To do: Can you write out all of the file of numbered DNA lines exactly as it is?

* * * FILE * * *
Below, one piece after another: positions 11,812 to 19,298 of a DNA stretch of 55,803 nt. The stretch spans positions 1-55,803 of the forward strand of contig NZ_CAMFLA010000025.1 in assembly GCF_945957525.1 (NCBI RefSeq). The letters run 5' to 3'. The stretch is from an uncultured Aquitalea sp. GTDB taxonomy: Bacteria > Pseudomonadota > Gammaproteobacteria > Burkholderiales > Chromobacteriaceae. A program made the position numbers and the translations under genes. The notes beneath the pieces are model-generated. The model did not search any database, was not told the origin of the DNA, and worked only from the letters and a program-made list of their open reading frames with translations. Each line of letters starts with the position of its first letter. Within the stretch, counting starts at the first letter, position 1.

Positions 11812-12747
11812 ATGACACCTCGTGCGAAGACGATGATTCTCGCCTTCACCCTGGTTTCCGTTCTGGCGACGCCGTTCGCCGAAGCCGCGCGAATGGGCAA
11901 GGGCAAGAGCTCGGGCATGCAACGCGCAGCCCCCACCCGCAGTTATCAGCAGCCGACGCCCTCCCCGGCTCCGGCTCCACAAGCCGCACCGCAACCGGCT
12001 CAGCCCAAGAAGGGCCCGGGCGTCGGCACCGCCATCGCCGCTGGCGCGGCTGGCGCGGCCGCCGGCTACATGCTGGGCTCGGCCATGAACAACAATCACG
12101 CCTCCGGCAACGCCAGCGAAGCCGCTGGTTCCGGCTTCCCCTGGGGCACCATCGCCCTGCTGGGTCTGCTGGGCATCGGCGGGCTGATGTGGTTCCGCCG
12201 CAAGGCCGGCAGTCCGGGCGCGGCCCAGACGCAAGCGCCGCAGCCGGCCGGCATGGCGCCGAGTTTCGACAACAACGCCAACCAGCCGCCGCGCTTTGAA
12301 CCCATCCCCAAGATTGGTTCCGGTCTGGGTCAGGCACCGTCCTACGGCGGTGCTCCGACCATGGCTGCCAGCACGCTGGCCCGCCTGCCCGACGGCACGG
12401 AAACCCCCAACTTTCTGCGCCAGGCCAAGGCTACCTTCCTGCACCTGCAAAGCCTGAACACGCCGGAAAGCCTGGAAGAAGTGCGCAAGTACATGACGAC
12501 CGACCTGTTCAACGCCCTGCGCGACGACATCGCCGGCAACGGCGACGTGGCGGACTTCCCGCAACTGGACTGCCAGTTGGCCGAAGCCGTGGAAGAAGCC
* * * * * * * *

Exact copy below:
Below, one piece after another: positions 11,812 to 19,298 of a DNA stretch of 55,803 nt. The stretch spans positions 1-55,803 of the forward strand of contig NZ_CAMFLA010000025.1 in assembly GCF_945957525.1 (NCBI RefSeq). The letters run 5' to 3'. The stretch is from an uncultured Aquitalea sp. GTDB taxonomy: Bacteria > Pseudomonadota > Gammaproteobacteria > Burkholderiales > Chromobacteriaceae. A program made the position numbers and the translations under genes. The notes beneath the pieces are model-generated. The model did not search any database, was not told the origin of the DNA, and worked only from the letters and a program-made list of their open reading frames with translations. Each line of letters starts with the position of its first letter. Within the stretch, counting starts at the first letter, position 1.

Positions 11812-12747
11812 ATGACACCTCGTGCGAAGACGATGATTCTCGCCTTCACCCTGGTTTCCGTTCTGGCGACGCCGTTCGCCGAAGCCGCGCGAATGGGCAA
11901 GGGCAAGAGCTCGGGCATGCAACGCGCAGCCCCCACCCGCAGTTATCAGCAGCCGACGCCCTCCCCGGCTCCGGCTCCACAAGCCGCACCGCAACCGGCT
12001 CAGCCCAAGAAGGGCCCGGGCGTCGGCACCGCCATCGCCGCTGGCGCGGCTGGCGCGGCCGCCGGCTACATGCTGGGCTCGGCCATGAACAACAATCACG
12101 CCTCCGGCAACGCCAGCGAAGCCGCTGGTTCCGGCTTCCCCTGGGGCACCATCGCCCTGCTGGGTCTGCTGGGCATCGGCGGGCTGATGTGGTTCCGCCG
12201 CAAGGCCGGCAGTCCGGGCGCGGCCCAGACGCAAGCGCCGCAGCCGGCCGGCATGGCGCCGAGTTTCGACAACAACGCCAACCAGCCGCCGCGCTTTGAA
12301 CCCATCCCCAAGATTGGTTCCGGTCTGGGTCAGGCACCGTCCTACGGCGGTGCTCCGACCATGGCTGCCAGCACGCTGGCCCGCCTGCCCGACGGCACGG
12401 AAACCCCCAACTTTCTGCGCCAGGCCAAGGCTACCTTCCTGCACCTGCAAAGCCTGAACACGCCGGAAAGCCTGGAAGAAGTGCGCAAGTACATGACGAC
12501 CGACCTGTTCAACGCCCTGCGCGACGACATCGCCGGCAACGGCGACGTGGCGGACTTCCCGCAACTGGACTGCCAGTTGGCCGAAGCCGTGGAAGAAGCC